I think they tried it once, they changed their lyrics into English, I think it was a couple of years ago. But I’d like to have an album in the Russian language out in Europe, because they are a very good band. When it comes to playing their instruments, they are great, and the singer is incredible. I would love them to come here to play a couple of shows.

Speaking about labels – the four Mad Max albums of the 80s were recently re-released by Polish label Metal Mind. Did they cooperate with you on those re-releases, or did they just put them out themselves?

No no, we were cooperating. They got a sublicense for the first four albums from Roadrunner Records, and we gave them the pictures and so on. They are a very good company and very nice guys, so they did a great job on all of the albums. I’m really proud of that as well.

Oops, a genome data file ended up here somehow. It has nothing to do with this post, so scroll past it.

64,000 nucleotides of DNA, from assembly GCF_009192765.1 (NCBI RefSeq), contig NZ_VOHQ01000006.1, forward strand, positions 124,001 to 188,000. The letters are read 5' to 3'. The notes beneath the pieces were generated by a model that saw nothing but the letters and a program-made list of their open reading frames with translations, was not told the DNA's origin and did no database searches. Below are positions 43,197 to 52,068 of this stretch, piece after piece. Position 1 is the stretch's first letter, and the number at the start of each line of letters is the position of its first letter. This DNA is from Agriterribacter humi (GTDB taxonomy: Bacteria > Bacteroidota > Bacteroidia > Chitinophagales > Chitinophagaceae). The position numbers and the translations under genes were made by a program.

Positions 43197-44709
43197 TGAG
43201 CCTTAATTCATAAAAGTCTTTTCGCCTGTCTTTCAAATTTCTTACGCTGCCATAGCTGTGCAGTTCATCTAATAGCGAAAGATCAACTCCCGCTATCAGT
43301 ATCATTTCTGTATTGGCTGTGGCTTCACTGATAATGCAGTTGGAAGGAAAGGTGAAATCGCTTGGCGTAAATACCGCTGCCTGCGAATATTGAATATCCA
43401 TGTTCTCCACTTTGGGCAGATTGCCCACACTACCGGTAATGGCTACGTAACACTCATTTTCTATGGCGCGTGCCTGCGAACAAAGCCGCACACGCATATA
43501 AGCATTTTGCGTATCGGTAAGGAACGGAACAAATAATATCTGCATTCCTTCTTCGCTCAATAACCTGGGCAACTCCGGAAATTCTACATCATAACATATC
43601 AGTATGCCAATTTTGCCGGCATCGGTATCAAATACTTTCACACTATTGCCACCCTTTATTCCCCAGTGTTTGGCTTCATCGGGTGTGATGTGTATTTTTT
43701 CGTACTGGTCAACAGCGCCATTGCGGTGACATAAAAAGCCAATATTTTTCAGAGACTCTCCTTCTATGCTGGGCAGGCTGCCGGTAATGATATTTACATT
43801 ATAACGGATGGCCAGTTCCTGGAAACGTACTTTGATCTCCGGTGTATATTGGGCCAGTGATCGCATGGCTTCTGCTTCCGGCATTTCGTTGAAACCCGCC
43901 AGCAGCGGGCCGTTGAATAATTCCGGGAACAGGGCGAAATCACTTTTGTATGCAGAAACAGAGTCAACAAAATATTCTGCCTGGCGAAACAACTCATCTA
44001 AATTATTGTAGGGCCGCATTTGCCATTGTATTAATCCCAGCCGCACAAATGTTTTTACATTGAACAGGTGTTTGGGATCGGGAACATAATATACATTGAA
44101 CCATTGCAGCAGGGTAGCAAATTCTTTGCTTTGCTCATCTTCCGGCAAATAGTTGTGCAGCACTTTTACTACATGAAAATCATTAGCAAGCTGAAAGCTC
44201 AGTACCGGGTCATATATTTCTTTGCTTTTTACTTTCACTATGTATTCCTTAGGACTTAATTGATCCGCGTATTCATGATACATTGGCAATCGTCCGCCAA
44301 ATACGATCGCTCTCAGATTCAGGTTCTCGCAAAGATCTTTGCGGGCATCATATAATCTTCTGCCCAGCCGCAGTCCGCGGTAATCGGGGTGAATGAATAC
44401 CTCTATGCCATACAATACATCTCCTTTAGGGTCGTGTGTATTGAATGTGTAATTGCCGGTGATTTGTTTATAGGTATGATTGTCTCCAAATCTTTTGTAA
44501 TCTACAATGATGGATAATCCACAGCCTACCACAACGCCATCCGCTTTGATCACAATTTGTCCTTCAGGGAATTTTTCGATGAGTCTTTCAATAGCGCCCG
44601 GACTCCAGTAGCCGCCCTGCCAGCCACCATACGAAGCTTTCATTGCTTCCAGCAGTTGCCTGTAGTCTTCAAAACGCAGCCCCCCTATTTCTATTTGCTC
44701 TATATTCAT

What can you say about the quality of their remastering? I’m asking this question because Metal Mind often gets criticized for “twisting” the original sound on their re-releases…

As far as I can remember, I did the remastering here in my studio, so I think it’s fine.

How do you now look on the band’s career in the 80s? What were the mistakes that you made? Was there a chance to keep the band alive after “Night Of Passion”?

Well, not really. We had a chance to go over to America, but Roadrunner wanted to sell their whole back catalogue to CBS, and CBS were only interested in Mad Max. So this didn’t happen, and I quit the band. But everybody was very young, we had the hell of a good time, and I won’t miss a single minute. In the end, the most important thing is that you Roman and me here are talking about the music, and that’s what keeps us alive. It’s a gift of God that we can talk about music and make music, and that’s the most important thing.

Looking back, don’t you think that you could have achieved a bigger success…